My receptionist recently read a piece in our local newspaper and brought it to the office for me to see.  I was floored.  It was in ‘Annie’s Mailbox.’  This is an advice column syndicated in many newspapers throughout the country and can be found on the web.  It is a descendant of the Ann Landers’ column from years ago.  This is truly supposed to be an advice column.  I mean, people actually write them and ask for their advice!  I tend to take these columns with a large grain of salt because the people answering them are often not qualified to answer the questions being asked, nor are they qualified to sort through the research, should they do any, while gathering information to supposedly “inform” us.  Below is the text from that article in which a grandmother is concerned for her grandchildren because they eat very poorly.  I have highlighted some of more interesting points.

Dear Annie: My son and his wife have been married 12 years and have two beautiful daughters. But I am terribly concerned about their eating habits. This is doubly difficult, as my daughter-in-law is the boss in this family and thinks she knows everything. My son is no better. He never ate properly when he lived at home, even though we tried. I hoped he would marry someone with better common sense about food.

I have never said anything outright, but I have often subtly tried to let them know how I feel. They eat nothing but pasta. They cook fresh vegetables, but don’t insist that the kids eat them. At Christmas, the 6-year-old wasn’t allowed to have a second dinner roll because it wouldn’t leave room for dessert. The 2-year-old ate olives, pickles and some pie, but wouldn’t touch the ham, mashed potatoes with gravy, or carrot sticks.

Our little grandchildren are often sick and on antibiotics. I can’t count the number of times they have had viruses, colds and ear infections. I don’t even want to go to their home because it upsets me so. What can I do? — Worried Mother

Dear Mother: Believe it or not, your grandchildren are eating just fine. Having an extra roll or mashed potatoes with gravy is no healthier than pickles and olives and has no bearing on their colds and ear infections. A lot of adult eating disorders can be traced back to parents who turned the dinner table into a battlefield. Please trust your son and his wife to care appropriately for their children, and turn a blind eye to the food issues. You can’t win — and you could lose a great deal.

First of all, those children eat terribly if their grandmother is correct in saying all they eat is pasta and no vegetables.  That is the worst thing for humans to eat too much of.  It may not cause problems for young children who have fast metabolisms and need lots of energy to grow, but it sets up extremely poor habits for them as adults.  If they continue on that type of a diet they’ll be overweight and diabetic by the time they are in their forties.

My biggest problem with this article is the ‘advice’ that Annie gives them.  She tells this grandmother that her grandchildren are eating just fine and that what they eat has nothing to do with getting colds and ear infections!  Since when does what you eat have nothing to do with your immune system?  Maybe ‘Annie’ knows something I don’t know.  Well as it turns out ‘Annie’ is two women.  She is either Kathy Mitchell or Marcy Sugar (ironic, huh?).  Both write this column.  It is not spelled out which wrote the advice above but their backgrounds certainly don’t warrant that they should be giving anyone health advice.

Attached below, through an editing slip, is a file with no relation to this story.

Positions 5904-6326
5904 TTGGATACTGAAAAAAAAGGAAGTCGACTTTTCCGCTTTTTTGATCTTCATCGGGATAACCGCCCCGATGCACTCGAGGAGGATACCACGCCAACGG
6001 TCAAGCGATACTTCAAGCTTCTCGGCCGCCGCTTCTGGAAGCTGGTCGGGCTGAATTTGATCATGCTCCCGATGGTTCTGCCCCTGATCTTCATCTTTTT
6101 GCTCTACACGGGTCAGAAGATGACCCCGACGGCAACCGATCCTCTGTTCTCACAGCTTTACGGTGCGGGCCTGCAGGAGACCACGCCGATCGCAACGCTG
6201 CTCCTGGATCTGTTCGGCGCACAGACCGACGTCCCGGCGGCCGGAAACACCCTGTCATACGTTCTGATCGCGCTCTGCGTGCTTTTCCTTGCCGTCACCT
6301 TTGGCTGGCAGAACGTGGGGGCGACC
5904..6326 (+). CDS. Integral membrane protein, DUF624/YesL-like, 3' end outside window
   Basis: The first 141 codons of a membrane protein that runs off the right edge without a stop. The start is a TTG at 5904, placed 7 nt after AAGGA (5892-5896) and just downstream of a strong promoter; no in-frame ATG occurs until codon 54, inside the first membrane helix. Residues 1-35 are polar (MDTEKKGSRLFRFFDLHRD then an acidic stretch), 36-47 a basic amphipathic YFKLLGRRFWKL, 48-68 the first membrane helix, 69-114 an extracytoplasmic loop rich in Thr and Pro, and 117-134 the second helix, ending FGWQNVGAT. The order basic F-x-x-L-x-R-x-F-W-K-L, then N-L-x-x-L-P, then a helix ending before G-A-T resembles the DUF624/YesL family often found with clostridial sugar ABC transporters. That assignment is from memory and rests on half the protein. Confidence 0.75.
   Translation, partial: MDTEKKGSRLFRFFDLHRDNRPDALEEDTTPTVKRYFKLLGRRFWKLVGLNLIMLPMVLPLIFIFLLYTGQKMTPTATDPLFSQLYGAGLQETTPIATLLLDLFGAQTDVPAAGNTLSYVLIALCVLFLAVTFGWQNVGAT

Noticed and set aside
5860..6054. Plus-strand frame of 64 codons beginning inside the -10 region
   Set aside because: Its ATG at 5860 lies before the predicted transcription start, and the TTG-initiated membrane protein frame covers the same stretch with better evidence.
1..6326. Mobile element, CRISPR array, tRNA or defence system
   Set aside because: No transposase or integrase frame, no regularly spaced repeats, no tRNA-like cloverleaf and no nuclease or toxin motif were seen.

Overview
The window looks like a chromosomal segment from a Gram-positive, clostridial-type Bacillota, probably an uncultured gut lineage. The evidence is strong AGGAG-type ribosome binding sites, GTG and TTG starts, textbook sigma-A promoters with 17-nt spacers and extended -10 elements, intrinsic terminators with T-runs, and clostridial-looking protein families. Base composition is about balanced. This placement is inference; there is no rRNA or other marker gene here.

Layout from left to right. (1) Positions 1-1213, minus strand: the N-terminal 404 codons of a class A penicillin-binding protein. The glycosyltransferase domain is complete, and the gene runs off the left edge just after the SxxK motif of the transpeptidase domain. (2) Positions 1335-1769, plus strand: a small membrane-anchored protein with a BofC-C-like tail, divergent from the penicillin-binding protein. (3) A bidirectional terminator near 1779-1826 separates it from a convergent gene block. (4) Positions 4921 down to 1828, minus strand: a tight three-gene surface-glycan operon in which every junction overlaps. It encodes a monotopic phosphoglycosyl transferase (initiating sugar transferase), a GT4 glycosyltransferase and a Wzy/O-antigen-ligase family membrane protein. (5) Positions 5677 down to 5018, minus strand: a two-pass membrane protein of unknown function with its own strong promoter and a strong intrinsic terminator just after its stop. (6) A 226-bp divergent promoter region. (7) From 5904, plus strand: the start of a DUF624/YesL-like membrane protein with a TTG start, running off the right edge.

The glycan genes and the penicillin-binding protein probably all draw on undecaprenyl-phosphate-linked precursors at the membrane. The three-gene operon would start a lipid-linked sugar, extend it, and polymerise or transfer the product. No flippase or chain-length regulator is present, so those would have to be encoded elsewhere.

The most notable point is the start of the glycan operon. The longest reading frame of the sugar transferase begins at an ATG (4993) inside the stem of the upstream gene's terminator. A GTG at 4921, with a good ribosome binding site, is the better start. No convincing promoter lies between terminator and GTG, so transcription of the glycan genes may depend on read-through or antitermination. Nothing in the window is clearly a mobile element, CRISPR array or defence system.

Kathy Mitchell’s background is as a typist, secretary and office manager to Eppie Lederer, a.k.a Ann Landers.  Marcy Sugar started her work in the Ann Landers’ office by doing basic research and clerical tasks, then she moved into bookkeeping.  Clearly both of these women are more than qualified to give advice on what is healthy for children to eat, right?

The problem is that too many people take what they read in the newspaper as gospel and the advice that was given in this article is awful.  First of all, what you eat has everything to do with your immunity.  For example, pasta is filled with gluten.  Gluten is a very potent allergen in human beings.  Constantly bombarding a young digestive tract with gluten causes the immune system to focus on the wrong things.  It will focus on allergens rather than viruses and bacterial.  The grandmother states that her grandchildren are constantly getting sick.  If it isn’t the junky diets these kids are eating then what does ‘Annie’ attribute it to?  Are they just sick kids and there’s nothing that can be done about it?  Definitely not.

Secondly, diet is a huge part of immunity for another reason that ‘Annie’ overlooks.  If these children are not eating fruits and vegetables (as is stated in the article) they aren’t getting enough vitamins and minerals to fuel their immune systems.  Vitamin C and vitamin A are too very simple examples of nutrients that are essential for immune function.

Lastly, ‘Annie’ says this in her advice; “You can’t win – and you could lose a great deal.”  What kind of an attitude is that?  What is there to “win?”  This woman clearly wants her grandchildren (and her son and wife) to be healthier.  I understand that ‘Annie’ is saying it could cause a rift within the family and possibly ruin relationships.  But what about the fact that when people eat like this they have higher rates of cancer, diabetes and even death?  Is that not the biggest loss anyone can have?  Is ‘Annie’ suggesting just to give in and watch her family eat it’s way to an early grave?  It appears that way.

Advice columns like this have little merit and hopefully people see through them.  I fear, however, that judging by the popularity of these columns some people actually take them seriously and listen to the advice.  This advice column gives the completely wrong advice saying that those children eat just fine.  They eat the opposite of just fine.  They eat horrible diets and if they aren’t changed, those poor children are in for a lifetime of bad health.